Before the Regina Coeli
After the Regina Coeli
At midday today, Second Sunday of Easter or Divine Mercy Sunday, the Holy Father Francis appeared at the window of his study in the Vatican Apostolic Palace to pray the Regina Coeli with the faithful and pilgrims gathered in St. Peter’s Square.
The following is the Pope’s introduction to the Marian prayer, which substitutes the Angelus at Easter time:
Before the Regina Coeli
Dear brothers and sisters, good morning!
We know that every Sunday we recall the resurrection of the Lord Jesus, but in this period after Easter Sunday takes on an even more enlightening meaning. In the tradition of the Church, this Sunday, the first after Easter, was called “in albis”. What does this mean? The expression is intended to recall the rite that was performed by those who had received baptism in the Easter Vigil. Each one of them was given a white robe – “alba”, “white” – to indicate the new dignity of the children of God. Today we still do this: newborns are offered a little symbolic white robe, whereas adults wear a real one as we have seen in the Easter Vigil. And that white robe, in the past, was worn for a week, up to this Sunday, and from this there derives the name in albis deponendis, which means the Sunday in which we take off the white robe. And in this way, once the white robe is removed, the neophytes began their new life in Christ and in the Church.
There is another thing. In the Jubilee of the Year 2000, St. John Paul II established that this Sunday be dedicated to Divine Mercy. It is true, it was a beautiful intuition: it was the Holy Spirit Who inspired him in this. A few months ago we concluded the extraordinary Jubilee of Mercy, and this Sunday invites us to take up again with renewed strength the grace that comes from God’s mercy. Today’s Gospel is the account of the apparition of the risen Christ before the disciples gathered in the Cenacle (cf. John 20:19-31). St. John writes that Jesus, after greeting His disciples, said to them: “As the Father has sent me, even so I am sending you”. After saying this, He performs the gesture of breathing onto them and adds: “Receive the Holy Spirit. If you forgive the sins of any, they are forgiven them” (vv. 21.23). Here is the meaning of mercy that is presented precisely on the day of Jesus’ resurrection, as forgiveness of sins. The Risen Jesus transmitted to His Church, as her first task, the same mission of taking the concrete announcement of forgiveness. This is the first task, proclaiming forgiveness. This visible sign of His mercy carries within it the peace of the heart and the joy of the renewed encounter with the Lord.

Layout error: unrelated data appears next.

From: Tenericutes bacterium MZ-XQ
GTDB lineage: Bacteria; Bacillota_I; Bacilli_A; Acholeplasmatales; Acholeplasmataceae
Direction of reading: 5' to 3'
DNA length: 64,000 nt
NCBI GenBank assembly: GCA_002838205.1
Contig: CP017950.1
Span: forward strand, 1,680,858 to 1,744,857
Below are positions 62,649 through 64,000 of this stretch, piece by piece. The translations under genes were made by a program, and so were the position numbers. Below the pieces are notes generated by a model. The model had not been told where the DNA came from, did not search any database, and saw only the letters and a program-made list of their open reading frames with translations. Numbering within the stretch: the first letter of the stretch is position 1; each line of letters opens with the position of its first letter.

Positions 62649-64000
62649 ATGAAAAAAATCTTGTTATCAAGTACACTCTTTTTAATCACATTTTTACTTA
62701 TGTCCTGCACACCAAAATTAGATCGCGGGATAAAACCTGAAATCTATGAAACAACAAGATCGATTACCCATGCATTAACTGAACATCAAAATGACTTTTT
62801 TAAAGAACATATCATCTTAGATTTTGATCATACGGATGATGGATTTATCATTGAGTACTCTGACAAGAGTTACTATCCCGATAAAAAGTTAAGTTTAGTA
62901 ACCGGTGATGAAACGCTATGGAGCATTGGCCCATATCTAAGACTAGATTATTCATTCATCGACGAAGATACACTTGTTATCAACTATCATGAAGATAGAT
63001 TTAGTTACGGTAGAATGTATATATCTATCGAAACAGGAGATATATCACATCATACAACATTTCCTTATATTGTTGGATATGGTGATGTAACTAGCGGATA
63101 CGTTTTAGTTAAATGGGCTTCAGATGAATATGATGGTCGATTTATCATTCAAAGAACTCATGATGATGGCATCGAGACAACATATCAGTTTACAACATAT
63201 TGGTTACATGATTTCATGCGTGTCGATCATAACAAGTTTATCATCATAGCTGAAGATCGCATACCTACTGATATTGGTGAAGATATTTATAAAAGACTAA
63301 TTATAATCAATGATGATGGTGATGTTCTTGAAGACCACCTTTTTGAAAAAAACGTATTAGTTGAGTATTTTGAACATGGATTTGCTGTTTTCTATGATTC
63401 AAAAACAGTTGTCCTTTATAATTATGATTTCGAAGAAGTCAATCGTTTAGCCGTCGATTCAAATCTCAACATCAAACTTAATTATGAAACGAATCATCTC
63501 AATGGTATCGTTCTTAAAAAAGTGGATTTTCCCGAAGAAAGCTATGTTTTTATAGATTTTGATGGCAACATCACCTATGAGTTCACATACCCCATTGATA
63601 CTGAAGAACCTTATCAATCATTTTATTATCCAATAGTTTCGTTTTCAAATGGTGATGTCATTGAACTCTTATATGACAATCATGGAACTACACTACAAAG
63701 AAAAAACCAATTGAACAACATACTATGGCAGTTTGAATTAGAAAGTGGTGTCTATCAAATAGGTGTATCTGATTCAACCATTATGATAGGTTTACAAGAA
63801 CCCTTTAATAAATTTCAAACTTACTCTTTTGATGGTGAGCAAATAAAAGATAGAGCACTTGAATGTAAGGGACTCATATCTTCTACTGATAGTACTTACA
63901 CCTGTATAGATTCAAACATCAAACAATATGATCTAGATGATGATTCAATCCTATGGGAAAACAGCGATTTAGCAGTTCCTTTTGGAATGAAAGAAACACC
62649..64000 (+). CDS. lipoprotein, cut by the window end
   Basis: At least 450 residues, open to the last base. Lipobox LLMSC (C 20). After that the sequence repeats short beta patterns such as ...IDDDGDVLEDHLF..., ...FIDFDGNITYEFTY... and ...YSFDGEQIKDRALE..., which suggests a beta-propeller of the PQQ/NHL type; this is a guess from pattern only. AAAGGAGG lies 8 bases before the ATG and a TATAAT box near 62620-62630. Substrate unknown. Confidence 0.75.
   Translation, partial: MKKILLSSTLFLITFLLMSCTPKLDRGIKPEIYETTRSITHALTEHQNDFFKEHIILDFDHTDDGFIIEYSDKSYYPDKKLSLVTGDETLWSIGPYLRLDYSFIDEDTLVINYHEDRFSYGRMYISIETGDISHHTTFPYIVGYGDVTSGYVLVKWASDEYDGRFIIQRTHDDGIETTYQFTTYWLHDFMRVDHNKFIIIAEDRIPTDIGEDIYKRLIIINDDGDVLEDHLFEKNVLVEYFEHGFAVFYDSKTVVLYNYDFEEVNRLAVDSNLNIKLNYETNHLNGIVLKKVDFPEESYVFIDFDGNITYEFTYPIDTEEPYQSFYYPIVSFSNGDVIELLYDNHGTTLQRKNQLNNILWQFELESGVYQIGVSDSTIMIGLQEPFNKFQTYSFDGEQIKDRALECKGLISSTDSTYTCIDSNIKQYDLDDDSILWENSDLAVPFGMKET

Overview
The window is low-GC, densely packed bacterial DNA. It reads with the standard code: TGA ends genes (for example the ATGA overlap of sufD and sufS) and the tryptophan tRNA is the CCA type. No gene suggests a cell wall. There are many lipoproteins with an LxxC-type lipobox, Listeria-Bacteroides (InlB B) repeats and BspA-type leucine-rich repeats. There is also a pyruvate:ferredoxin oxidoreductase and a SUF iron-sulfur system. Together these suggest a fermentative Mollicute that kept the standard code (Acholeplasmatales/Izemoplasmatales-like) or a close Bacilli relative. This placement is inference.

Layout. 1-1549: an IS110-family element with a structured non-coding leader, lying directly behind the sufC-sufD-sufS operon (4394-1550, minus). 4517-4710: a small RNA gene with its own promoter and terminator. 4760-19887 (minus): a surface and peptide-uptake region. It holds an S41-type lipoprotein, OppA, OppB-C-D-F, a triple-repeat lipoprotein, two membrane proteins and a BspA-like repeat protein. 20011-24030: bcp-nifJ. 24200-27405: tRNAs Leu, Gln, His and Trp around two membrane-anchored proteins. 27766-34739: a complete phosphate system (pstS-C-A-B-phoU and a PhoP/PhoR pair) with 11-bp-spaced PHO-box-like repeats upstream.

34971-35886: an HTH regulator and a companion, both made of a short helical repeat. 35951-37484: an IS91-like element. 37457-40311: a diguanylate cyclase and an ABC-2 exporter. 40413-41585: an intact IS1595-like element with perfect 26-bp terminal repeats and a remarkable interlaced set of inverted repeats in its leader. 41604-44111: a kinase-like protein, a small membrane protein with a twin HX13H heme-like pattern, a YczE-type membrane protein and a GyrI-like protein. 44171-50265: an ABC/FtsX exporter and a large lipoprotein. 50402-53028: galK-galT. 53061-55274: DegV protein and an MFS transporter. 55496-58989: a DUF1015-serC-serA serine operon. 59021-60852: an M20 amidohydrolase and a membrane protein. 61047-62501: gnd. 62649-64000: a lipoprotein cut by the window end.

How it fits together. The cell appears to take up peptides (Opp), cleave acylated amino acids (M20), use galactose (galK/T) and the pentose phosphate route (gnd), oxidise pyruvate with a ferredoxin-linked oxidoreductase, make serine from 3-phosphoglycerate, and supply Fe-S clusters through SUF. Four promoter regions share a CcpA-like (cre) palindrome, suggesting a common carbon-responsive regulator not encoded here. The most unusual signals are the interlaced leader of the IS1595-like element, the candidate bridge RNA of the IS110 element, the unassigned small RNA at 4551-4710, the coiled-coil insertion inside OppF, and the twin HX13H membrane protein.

Mercy in the light of Easter allows itself to be perceived as a true form of knowledge. And this is important: mercy is a true form of knowledge. We know that it is known in many forms. It is known through the senses, it is known through intuition, through reason and other forms. Well, it may also be known through the experience of mercy, because mercy opens the door of the mind to understand better the mystery of God and of our personal existence. Mercy helps us understand that violence, rancour and revenge do not have any meaning, and the first victim is he who lives this sentiments, because he is deprived of his own dignity. Mercy also opens the door of the heart and allows us to express closeness, especially with those who are alone or marginalized, because it makes them feel they are brothers and sons of one Father. It promotes the acknowledgment of those who are in need of consolation and helps us find the right words to give comfort.
Brothers and sisters, mercy warms the heart and makes us sensitive to the needs of our brothers with sharing and participation. Mercy, in short, commits us all to being instruments of justice, of reconciliation and peace. Let us never forget that mercy is the keystone in the life of faith, and the concrete form by which we give visibility to Jesus’ resurrection.
Mary, Mother of Mercy, help us believe and live all this with joy.
After the Regina Coeli
Dear brothers and sisters,
Yesterday in Oviedo, Spain, the priest Luis Antonio Rosa Ormières was proclaimed Blessed. He lived in the nineteenth century, dedicated his many human and spiritual qualities to service in education, and for this purpose founded the Congregation of the Sisters of the Guardian Angel. May his example and his intercession help, in particular, those who work in schools and in the field of education.
I offer my heartfelt greeting to all of you, Roman faithful and pilgrims from Italy and many other countries, in particular the Confraternity of St. Sebastian from Kerkrade in the Netherlands, the Nigerian Catholic Secretariat and the Liebfrauen parish of Bocholt, Germany.
I greet Polish pilgrims, and express my lively appreciation of the initiative of Caritas Poland in support of many families in Syria. A special greeting goes to the devotees of Divine Mercy, gathered today in the church of Santo Spirito in Sassia, and to the participants in the “Race for Peace”, a relay race that starts today from this Square, ending in Wittenberg in Germany.
I greet the many groups of young people, especially the confirmands or recently confirmed – there are many of you! – from the dioceses of Piacenza-Bobbio, Trento, Cuneo, Milano, Lodi, Cremona, Bergamo, Brescia and Vicenza, and also the “Masaccio” School of Treviso and the “San Carpoforo” Institute of Como.
Finally, I would like to thank all those who in this period have sent me messages with Easter greetings. I exchange them with all my heart, invoking for each one of you and for every family the grace of the Risen Lord. I wish you all a good Sunday, and please, do not forget to pray for me. Have a good lunch, and goodbye!